NETS uses Hot Standby Routing Protocol (HSRP) as one way to improve network availability. This protocol provides network redundancy by ensuring that user traffic immediately and transparently recovers from first hop failures in network edge devices or access circuits.
HSRP works by sharing an IP address and a MAC (Layer 2) address with two or more routers, allowing a group of routers to act as a single 'virtual' router. The members of this virtual router group continually exchange status messages. This allows a secondary router to assume the routing responsibility if the primary becomes unavailable. Hosts continue to forward IP packets to a consistent IP and MAC address, and the changeover of devices doing the routing is transparent.
For more information on this topic
Some existing subnets use 'grandfathered' addresses. All new subnets will be created using this standard. Documentation of the defined gateway for specific subnets is found on the vlans and subnets pages.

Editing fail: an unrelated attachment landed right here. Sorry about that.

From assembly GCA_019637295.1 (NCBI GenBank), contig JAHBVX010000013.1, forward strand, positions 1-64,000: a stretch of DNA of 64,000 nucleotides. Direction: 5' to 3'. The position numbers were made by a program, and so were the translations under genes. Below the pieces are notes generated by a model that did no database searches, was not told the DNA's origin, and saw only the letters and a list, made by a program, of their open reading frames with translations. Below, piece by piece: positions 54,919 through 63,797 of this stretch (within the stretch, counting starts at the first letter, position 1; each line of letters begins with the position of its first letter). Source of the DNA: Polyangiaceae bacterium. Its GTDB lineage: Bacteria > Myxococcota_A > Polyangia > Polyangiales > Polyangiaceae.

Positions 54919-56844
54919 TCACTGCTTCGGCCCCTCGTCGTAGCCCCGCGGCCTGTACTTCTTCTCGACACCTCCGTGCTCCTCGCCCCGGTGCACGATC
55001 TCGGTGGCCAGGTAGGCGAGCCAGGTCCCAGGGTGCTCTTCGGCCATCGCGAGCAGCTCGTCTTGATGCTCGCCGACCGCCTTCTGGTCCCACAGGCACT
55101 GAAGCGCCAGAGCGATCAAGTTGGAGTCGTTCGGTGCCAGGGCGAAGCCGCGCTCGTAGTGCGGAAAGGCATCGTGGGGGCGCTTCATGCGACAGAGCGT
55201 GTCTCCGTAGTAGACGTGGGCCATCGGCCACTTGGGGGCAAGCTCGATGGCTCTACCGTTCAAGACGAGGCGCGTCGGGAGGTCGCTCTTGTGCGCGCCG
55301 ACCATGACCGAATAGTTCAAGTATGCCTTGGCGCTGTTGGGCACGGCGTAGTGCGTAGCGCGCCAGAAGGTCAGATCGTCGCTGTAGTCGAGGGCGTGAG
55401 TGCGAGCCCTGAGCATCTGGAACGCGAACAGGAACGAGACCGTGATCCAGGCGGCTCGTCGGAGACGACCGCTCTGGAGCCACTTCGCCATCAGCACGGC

For the purpose of routing, NETS reserves the following addresses within each /24 subnet:
If these addresses are not available, NETS will work with the division to determine appropriate settings. The router addresses will then be documented on the vlans and subnets pages.
Other addresses in a subnet with specific functions:
NETS also requests DNS entries for these addresses using this convention:
These examples are for a subnet on the Mesa